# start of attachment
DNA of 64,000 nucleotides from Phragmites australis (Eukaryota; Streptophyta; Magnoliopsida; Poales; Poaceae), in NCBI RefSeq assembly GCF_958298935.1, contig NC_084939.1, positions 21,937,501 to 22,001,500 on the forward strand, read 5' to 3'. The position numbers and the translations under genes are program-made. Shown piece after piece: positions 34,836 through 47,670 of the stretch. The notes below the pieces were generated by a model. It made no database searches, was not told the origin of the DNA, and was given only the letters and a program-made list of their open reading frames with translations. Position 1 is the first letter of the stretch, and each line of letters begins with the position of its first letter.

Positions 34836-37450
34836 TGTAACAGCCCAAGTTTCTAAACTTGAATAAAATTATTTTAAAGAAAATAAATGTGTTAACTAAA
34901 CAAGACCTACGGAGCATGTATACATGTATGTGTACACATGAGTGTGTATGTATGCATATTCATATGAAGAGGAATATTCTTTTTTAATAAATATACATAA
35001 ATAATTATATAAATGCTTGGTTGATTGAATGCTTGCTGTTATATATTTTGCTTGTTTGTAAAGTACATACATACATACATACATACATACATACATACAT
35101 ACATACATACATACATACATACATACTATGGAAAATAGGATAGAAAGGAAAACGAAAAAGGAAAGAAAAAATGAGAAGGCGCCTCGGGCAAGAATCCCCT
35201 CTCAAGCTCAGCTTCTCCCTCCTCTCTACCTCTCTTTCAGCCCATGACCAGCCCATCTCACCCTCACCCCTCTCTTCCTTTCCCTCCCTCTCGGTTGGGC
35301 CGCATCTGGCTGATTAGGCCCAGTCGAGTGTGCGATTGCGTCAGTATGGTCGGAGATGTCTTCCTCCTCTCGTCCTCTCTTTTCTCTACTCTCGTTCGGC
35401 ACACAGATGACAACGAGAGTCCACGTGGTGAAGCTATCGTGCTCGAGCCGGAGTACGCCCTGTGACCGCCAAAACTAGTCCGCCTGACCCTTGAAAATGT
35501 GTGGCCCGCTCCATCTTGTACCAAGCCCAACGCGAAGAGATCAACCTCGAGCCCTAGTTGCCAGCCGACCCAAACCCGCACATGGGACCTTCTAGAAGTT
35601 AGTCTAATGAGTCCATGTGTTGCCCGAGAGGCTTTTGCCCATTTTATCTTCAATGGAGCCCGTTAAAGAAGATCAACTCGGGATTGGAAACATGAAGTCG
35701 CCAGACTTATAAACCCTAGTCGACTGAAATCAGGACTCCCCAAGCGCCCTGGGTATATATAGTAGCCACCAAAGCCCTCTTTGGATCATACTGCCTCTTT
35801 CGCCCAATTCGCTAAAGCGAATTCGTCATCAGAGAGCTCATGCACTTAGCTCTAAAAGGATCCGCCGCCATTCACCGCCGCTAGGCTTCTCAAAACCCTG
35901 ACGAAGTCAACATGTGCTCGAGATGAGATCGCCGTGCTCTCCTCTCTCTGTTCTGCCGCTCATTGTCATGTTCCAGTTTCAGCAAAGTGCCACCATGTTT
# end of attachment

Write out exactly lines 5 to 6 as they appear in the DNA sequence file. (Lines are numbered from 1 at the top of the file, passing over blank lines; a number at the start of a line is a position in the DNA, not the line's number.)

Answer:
35001 ATAATTATATAAATGCTTGGTTGATTGAATGCTTGCTGTTATATATTTTGCTTGTTTGTAAAGTACATACATACATACATACATACATACATACATACAT
35101 ACATACATACATACATACATACATACTATGGAAAATAGGATAGAAAGGAAAACGAAAAAGGAAAGAAAAAATGAGAAGGCGCCTCGGGCAAGAATCCCCT